Get a High-Altitude View of World History in Sydney
There are generally two big challenges when it comes to shaping and educating young minds. The first is trying to give them a truly comprehensive concept of the world, its history and cultures – a high-altitude view that ties together the infinite threads of every region’s individual history into something coherent that underscores fundamental the truths that link almost all people.
The other is planning a group trip to a location that offers excitement and educational opportunities. The difficulty level here is that the destination can’t simply be exciting to the students – that’s too easy. An exciting city might have the popular support of the class, but it won’t do unless there are clear educational and mental developmental opportunities as well.
Your solution? Sydney, Australia, where you can combine all the excitement of a major city with the chance to get a truly “high-altitude” view of how the world has developed. Sydney combines access to Australia’s own past – a mixture of colonization, displacement of an indigenous culture and emergence as a modern state – with a place on the world stage that makes it ideal for a student trip.
What Can the Kids Learn in Sydney?
Sydney’s development is like a primer on world history. Australia’s largest city was founded as a penal colony in 1788 by British Captain Arthur Phillip, but the area it sits on has been inhabited by indigenous people for thousands of years. This means it’s already an object lesson in the patterns of world history: Colonization, conflict between cultures, all leading to a modern world where both the ancient and the new co-exist. Add to that the cultural and academic opportunities the city offers, and you have an ideal destination for students who need their first glimpse of the awesome patterns of history itself.
A Tour of Living History in Sydney
In order to bring history to life for your students, there are a few things you should consider including in your plan:
Aboriginal Cultural Cruise. The Eora people lived in the area that now contains Sydney for thousands of years before the British arrived in 1788. This cruise puts your students right next to actual Aborigines who will teach them about their history, their culture, and what life was like before colonization. Nothing will give visitors a better sense of the irresistible currents of history than a people narrating their own displacement and subsequent struggle to maintain their culture in the face of modernity.
Fort Denison. The island on which this structure was built was called Mallee’wonya by the indigenous Eora people who occupied the area before the British settled there. In the late 18th century the British used the island for executions of condemned prisoners, and in the mid-19th century built the fort in order to improve the defenses of the bay – although the fort was basically obsolete by the time it was completed. Encapsulating millennia of history in one spot, the fort today is a museum of Australia’s history, offering context and detail to the fort’s story.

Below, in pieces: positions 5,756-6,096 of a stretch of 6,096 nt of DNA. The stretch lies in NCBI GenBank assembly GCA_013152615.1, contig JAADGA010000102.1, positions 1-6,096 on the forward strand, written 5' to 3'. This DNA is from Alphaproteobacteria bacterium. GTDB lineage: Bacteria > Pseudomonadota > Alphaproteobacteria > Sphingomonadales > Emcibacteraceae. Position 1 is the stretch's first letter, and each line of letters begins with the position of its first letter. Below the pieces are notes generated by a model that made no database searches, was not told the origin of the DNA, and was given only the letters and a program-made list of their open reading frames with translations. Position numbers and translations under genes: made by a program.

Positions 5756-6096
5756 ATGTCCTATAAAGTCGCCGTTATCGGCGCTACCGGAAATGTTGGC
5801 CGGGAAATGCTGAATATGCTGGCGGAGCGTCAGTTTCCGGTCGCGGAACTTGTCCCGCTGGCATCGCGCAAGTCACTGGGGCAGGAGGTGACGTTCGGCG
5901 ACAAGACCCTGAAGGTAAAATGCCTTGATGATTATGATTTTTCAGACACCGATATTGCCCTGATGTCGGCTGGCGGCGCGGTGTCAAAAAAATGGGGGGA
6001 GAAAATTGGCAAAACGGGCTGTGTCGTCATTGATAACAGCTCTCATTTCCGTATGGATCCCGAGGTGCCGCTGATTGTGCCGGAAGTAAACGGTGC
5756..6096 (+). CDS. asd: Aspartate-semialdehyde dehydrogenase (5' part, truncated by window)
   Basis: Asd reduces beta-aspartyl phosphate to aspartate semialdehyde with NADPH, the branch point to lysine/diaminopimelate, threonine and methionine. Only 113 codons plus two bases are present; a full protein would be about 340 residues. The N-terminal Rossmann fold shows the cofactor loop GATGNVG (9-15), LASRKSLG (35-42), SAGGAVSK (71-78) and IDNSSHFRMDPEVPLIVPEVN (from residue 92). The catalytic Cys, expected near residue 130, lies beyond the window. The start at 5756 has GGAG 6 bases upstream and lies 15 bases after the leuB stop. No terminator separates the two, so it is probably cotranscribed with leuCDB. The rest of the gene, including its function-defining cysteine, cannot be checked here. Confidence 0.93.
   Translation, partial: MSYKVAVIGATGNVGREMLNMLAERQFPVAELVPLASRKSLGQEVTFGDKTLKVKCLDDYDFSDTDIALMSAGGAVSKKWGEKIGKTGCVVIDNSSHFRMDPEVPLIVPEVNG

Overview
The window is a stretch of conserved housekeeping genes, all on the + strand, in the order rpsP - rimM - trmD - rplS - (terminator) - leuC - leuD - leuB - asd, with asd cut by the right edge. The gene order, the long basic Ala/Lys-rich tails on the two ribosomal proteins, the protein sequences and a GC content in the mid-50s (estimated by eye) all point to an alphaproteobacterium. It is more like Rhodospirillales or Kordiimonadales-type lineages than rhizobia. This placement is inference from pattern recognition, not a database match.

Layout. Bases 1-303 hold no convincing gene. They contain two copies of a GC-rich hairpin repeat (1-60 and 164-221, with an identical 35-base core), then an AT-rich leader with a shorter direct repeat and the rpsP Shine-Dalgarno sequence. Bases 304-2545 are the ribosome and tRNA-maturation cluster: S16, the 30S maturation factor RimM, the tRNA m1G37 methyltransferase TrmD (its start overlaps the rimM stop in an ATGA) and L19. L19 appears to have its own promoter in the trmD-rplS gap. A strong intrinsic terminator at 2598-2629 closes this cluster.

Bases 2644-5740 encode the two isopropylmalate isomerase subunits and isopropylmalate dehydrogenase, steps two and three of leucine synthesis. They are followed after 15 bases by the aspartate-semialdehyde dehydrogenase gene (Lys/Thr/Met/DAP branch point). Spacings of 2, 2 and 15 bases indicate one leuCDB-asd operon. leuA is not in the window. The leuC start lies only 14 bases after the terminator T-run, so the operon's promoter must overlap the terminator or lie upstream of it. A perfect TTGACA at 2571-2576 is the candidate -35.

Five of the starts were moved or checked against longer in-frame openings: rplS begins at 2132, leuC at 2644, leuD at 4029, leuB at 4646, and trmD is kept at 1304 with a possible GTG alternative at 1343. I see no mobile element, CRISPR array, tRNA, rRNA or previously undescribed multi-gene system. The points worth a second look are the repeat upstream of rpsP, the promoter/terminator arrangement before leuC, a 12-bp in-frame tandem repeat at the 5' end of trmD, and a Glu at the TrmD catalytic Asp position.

Australian Museum. Complete the gathering of historical context with a trip to one of the world’s most renowned museums. Established in 1827, the Australian Museum deepens your understanding of indigenous cultures and the development of Australia from a rural and agricultural ‘outback’ into a full-fledged modern state.
Sydney Opera House. Finally, a visit to the Sydney Opera House caps off the story of modern Australia’s rise to the first order of nations, symbolized by one of the most celebrated architectural achievements of the modern age.
Sydney is also home to a great number of world-class universities with hundreds of thousands of students enrolled at any given time – many of whom come from around the world, offering students a chance to meet and converse with people near their own age who hail from different cultures. Several of the universities in Sydney are ranked as among Australia’s best, including the University of New South Wales, University of Sydney (ranked as one of the world’s Top 50 universities), University of Western Sydney, and Sydney’s most international university, Macquarie University.
Sydney isn’t just a beautiful, modern city with a lively nightlife (although it is those things as well) – it’s also an opportunity to show students how history happens, how different forces interact and crash into each other, eventually forming the modern world we’re familiar with. If you’re seeking a way to both get your student group excited and construct a “living lesson” that gives them a hands-on and intimate view of history, Sydney is the ideal choice.
Now all you have to do is plan the trip! If you’ve been to Sydney and have tips and suggestions, let us know in the comments!